Lecture Demonstrations

The Tap Factor customizes in-house lecture demonstrations and facilitations for colleges, universities, academic, and corporate organizations. Participatory tap dance exercises and discussions urge each individual to communicate with their peers using rhythm and dance. This process enriches how one understands their own capacity to approach challenging situations and forge new relationships.



“I love when people come into a lecture demonstration thinking one thing about tap dance and leave thinking another. In each facilitation, I challenge everyone in the room to step out of the comfort zone and learn something new about themselves and each other. My aim is for each group to be left with a heightened sense of their own ability and that of their peers, in that they might approach new challenges with a fresh perspective and open mind.”
Founding Artistic Director - Christopher Erk


The Tap Factor - Columbia Universtity

"Chris joined the Advanced Conflict Resolution class in Fall 2014. There, he was able to showcase to students of the MSc program in negotiation and conflict resolution how to link social capital, arts-based conflict resolution with community building and local peacebuilding by 'tapping' into local resources, individual learning and growth. Through his facilitation, students learned not only about tap dancing but on how rhythm and universally applicable movements can foster dialogue, togetherness and inclusivity - key ingredients of the peace-building domain!"
Adjunct Professor in Conflict Resolution - Columbia University - Pascal da Rocha
"I asked the students to respond to the three questions and post their responses on the board - How do you view tap dance in the world today? How do you feel tap dance can be socially impactful? How do you think you will do handle the process of learning how to tap dance and sharing the experience with your peers? At the end of the class, the initial three questions were asked again. Here we found out how they actually fared in the process. We added new posts to the board to reflect our growth and awareness of how tap dance can be impactful in the  world. 
I was incredible how the students lit up when they started to lock into the groove and execute the tap steps they were learning. They all looked around at each other wondering if this was really happening!" 
Founding Artistic Director - Christopher Erk

The Tap Factor - Brooklyn School of Languages


Director of Studies at the Brooklyn School of Languages, Dennis Chase, contacted the Tap Factor with the idea of integrating a lecture demonstration and workshop with the Tap Factor as part of their 'Broadway' week.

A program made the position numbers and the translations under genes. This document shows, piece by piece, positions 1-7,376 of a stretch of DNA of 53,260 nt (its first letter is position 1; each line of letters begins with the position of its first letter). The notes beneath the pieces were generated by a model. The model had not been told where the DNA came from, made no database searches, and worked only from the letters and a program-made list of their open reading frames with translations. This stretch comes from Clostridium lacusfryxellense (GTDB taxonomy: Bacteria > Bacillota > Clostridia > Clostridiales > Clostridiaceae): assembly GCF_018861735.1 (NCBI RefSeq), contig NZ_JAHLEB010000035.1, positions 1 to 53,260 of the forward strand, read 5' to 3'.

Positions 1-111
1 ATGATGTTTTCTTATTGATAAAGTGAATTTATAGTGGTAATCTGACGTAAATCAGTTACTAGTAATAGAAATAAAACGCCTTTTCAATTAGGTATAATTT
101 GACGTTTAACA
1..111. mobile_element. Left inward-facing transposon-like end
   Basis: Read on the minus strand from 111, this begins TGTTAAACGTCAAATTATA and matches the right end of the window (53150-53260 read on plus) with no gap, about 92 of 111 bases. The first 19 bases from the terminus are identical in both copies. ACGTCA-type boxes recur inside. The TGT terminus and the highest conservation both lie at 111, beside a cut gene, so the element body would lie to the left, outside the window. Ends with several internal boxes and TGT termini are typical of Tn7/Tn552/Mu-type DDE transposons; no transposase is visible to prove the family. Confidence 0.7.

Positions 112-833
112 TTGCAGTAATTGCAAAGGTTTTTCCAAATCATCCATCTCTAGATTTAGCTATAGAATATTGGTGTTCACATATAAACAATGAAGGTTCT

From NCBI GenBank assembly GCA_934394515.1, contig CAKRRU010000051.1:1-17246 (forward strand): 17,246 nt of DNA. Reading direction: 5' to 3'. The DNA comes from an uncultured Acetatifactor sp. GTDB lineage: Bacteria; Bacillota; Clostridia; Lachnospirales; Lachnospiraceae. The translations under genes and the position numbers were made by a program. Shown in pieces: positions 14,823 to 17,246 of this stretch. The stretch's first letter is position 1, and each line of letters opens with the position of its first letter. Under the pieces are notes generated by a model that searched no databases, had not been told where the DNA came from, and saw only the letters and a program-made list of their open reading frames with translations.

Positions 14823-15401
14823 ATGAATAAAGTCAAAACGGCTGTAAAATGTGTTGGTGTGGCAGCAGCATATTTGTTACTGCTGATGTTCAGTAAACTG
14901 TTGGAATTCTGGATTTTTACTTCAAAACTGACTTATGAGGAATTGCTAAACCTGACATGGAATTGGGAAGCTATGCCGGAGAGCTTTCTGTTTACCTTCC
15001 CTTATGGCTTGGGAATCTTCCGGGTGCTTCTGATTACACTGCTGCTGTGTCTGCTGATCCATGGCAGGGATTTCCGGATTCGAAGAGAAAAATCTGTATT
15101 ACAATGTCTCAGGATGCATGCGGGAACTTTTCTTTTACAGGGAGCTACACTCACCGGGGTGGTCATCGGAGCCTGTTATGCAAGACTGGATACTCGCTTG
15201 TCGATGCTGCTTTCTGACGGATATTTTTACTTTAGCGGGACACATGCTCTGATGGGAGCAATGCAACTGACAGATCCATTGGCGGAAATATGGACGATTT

During the hour and a half session, English students from all over the world were introduced to tap dance basics. They began making music with their feet in a matter of moments. This proved to be an excellent mode of communication and discovery. 


Read a testimony of the event by Dennis Chase

"Eventually the group moved into a larger space and Christopher arranged them in a circle. Then he put on his tap shoes.  Classrooms and offices emptied as the entire school tried to catch a glimpse.  After this demonstration, the students were ready to try it on their own. No special equipment, or even rhythm, was necessary.  Chris urged each individual to explore his or her own expression through movement and sound.  Dance, for him, is a means of communication.  For a group of ESL learners living in New York City, this is very relevant."                
Director of Studies, Brooklyn School of Languages - Dennis Chase

The Tap Factor - School for International Training

The Tap Factor was invited to facilitate a lecture demonstration and active workshop to a group of college students who were about to journey abroad during their upcoming semester. The goal was to give the students and tap dance experience that would challenge how they approached new situations, spaces, and ways of communication. Over the course of the hour and a half, Founding Artistic Director Christopher Erk gave a slide presentation explaining his interest and experience with tap as well as with the Tap Factor.

He then split the group in two. One group learned the basics tap steps they would later teach to their peers, while those in group two were given tape to map out a workspace within which they would learn.


The two groups worked well together to cover two different areas of responsibility. When they merged, the objective of teaching tap was achieved, while within the parameters set by their peer. The team effort allowed for a unique and productive environment that was representative of those that created it. 

Find out how to get the Tap Factor working with your organization!